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Household Bargaining Over Wealth And The Adequacy Of Women'S Retirement Incomes In New Zealand

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Author Info

  • John Gibson
  • Trinh Le
  • Grant Scobie

Abstract

Bargaining models of household wealth accumulation point to a potential conflict of interest between husbands and wives. Wives are typically younger than their husbands and have longer life expectancy, so they must expect to finance a longer retirement period. Therefore, when they have greater relative bargaining power, households will accumulate more wealth. There is some weak evidence for this in the United States, but this article finds the opposite pattern in New Zealand, where women's greater bargaining power results in a lower net worth in the pre-retirement cohort of couples. In New Zealand, where public pensions are more generous than in the US and are not affected by holdings of private wealth or income, it may not be rational for women with greater relative bargaining power than their spouses to favor wealth accumulation. These results indicate the importance of the policy context when considering household bargaining models.

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Bibliographic Info

Article provided by Taylor & Francis Journals in its journal Feminist Economics.

Volume (Year): 12 (2006)
Issue (Month): 1-2 ()
Pages: 221-246

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Handle: RePEc:taf:femeco:v:12:y:2006:i:1-2:p:221-246

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Related research

Keywords: Bargaining; intrahousehold; pensions; retirement; wealth; JEL Codes: D31; J16; J26;

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References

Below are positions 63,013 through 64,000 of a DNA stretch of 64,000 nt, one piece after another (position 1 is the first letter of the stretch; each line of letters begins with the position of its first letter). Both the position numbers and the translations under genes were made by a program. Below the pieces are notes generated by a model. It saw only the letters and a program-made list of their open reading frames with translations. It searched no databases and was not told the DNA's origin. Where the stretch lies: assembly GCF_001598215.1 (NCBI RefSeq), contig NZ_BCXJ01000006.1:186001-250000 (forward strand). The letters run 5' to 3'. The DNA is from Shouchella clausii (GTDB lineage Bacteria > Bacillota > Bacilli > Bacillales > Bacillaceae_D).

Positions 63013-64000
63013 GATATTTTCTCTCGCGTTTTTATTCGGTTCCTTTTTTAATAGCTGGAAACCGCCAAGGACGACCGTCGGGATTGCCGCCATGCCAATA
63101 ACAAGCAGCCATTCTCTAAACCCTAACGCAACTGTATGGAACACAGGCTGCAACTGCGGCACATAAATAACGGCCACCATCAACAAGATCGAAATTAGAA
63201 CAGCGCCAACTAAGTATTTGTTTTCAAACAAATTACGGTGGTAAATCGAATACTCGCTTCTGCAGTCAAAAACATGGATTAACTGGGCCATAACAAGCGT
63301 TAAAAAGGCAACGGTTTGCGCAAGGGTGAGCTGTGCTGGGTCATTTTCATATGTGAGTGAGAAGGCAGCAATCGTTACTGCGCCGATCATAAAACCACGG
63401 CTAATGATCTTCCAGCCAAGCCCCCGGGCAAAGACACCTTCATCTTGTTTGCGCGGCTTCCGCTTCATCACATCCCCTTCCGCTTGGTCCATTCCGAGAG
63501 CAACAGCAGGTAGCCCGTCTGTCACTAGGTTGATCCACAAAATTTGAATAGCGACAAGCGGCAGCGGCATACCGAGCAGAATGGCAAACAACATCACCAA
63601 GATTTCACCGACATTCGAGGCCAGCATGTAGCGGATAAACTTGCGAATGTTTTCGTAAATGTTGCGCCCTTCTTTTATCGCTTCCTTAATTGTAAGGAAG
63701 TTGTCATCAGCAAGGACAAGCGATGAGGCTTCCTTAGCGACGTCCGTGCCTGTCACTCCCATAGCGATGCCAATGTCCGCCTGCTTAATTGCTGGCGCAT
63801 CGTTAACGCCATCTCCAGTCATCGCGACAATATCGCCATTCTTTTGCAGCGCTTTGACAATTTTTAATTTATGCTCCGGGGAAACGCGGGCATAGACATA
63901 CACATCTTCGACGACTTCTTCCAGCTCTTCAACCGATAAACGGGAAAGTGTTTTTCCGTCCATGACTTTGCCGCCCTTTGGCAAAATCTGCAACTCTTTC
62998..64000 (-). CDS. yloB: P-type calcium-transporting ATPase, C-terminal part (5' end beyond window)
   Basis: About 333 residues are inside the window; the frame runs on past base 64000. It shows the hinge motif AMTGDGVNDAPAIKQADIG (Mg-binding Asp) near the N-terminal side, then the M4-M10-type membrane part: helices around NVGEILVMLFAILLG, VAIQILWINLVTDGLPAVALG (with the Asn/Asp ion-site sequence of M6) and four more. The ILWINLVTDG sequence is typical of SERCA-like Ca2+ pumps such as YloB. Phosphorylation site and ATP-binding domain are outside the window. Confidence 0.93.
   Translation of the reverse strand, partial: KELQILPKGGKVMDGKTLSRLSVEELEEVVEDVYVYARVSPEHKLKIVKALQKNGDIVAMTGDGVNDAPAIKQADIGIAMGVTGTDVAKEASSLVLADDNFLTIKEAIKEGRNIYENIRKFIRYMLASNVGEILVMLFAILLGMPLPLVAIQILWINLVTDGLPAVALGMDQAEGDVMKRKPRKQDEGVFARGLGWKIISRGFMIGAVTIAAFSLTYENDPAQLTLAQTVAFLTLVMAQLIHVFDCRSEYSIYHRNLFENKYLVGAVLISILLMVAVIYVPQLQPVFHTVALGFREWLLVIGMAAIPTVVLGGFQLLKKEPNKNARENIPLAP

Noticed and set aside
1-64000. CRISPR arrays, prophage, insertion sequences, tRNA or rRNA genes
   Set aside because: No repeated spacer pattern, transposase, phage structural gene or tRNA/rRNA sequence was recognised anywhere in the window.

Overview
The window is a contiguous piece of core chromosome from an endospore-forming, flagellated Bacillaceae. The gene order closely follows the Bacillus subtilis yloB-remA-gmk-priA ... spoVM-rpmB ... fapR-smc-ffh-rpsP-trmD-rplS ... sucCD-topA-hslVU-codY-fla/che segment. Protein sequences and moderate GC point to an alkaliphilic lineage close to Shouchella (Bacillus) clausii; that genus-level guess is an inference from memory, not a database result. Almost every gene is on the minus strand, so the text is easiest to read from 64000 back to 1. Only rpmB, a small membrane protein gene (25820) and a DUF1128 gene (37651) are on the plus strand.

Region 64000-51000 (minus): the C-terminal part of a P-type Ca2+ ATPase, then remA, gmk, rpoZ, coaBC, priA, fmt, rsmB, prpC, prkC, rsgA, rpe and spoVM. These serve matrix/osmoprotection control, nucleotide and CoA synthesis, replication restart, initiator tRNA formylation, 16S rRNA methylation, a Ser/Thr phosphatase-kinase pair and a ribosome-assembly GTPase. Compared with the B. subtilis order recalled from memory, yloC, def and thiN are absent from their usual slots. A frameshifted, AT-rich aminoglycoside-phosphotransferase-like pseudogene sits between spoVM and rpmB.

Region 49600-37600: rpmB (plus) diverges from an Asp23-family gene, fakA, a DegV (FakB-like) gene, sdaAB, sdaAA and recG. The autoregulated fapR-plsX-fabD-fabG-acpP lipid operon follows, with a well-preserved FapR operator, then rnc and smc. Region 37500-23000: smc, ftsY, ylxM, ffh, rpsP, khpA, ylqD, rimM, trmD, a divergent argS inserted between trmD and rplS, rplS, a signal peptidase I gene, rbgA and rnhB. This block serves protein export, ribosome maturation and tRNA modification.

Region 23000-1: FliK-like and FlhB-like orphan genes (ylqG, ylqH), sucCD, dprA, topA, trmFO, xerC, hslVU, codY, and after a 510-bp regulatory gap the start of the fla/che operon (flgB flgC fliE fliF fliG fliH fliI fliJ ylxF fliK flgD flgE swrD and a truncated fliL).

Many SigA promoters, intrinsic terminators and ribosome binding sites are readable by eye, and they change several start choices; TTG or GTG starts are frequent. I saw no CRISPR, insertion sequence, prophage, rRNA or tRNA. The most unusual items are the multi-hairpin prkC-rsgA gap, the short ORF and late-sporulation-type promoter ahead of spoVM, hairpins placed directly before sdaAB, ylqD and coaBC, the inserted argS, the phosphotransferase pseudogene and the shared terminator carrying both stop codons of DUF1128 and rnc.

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  1. Shelly J. Lundberg & Jennifer Ward-Batts, 2000. "Saving for Retirement: Household Bargaining and Household Net Worth," Econometric Society World Congress 2000 Contributed Papers 1414, Econometric Society.
  2. John Gibson, 2000. "Sheepskin effects and the returns to education in New Zealand: Do they differ by ethnic groups?," New Zealand Economic Papers, Taylor & Francis Journals, vol. 34(2), pages 201-220.
  3. Lundberg, Shelly & Startza, Richard & Stillman, Steven, 2003. "The retirement-consumption puzzle: a marital bargaining approach," Journal of Public Economics, Elsevier, vol. 87(5-6), pages 1199-1218, May.
  4. Chiappori, Pierre-Andre, 1992. "Collective Labor Supply and Welfare," Journal of Political Economy, University of Chicago Press, vol. 100(3), pages 437-67, June.
  5. John Gibson & Grant Scobie, 2001. "A cohort analysis of household income, consumption and saving," New Zealand Economic Papers, Taylor & Francis Journals, vol. 35(2), pages 196-216.
  6. Koenker, Roger W & Bassett, Gilbert, Jr, 1978. "Regression Quantiles," Econometrica, Econometric Society, vol. 46(1), pages 33-50, January.
  7. Doss, Cheryl R., 1996. "Testing among models of intrahousehold resource allocation," World Development, Elsevier, vol. 24(10), pages 1597-1609, October.
  8. Filmer, Deon & Pritchett, Lant, 1998. "Estimating wealth effects without expenditure data - or tears : with an application to educational enrollments in states of India," Policy Research Working Paper Series 1994, The World Bank.
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Citations

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Cited by:
  1. Sierminska, Eva & Frick, Joachim R. & Grabka, Markus M., 2008. "Examining the Gender Wealth Gap in Germany," IZA Discussion Papers 3573, Institute for the Study of Labor (IZA).
  2. Eva M. Sierminska & Joachim R. Frick & Markus M. Grabka, 2010. "Examining the gender wealth gap," Oxford Economic Papers, Oxford University Press, vol. 62(4), pages 669-690, October.
  3. Erin Ruel & Robert Hauser, 2013. "Explaining the Gender Wealth Gap," Demography, Springer, vol. 50(4), pages 1155-1176, August.
  4. Marieka Klawitter, 2008. "The effects of sexual orientation and marital status on how couples hold their money," Review of Economics of the Household, Springer, vol. 6(4), pages 423-446, December.

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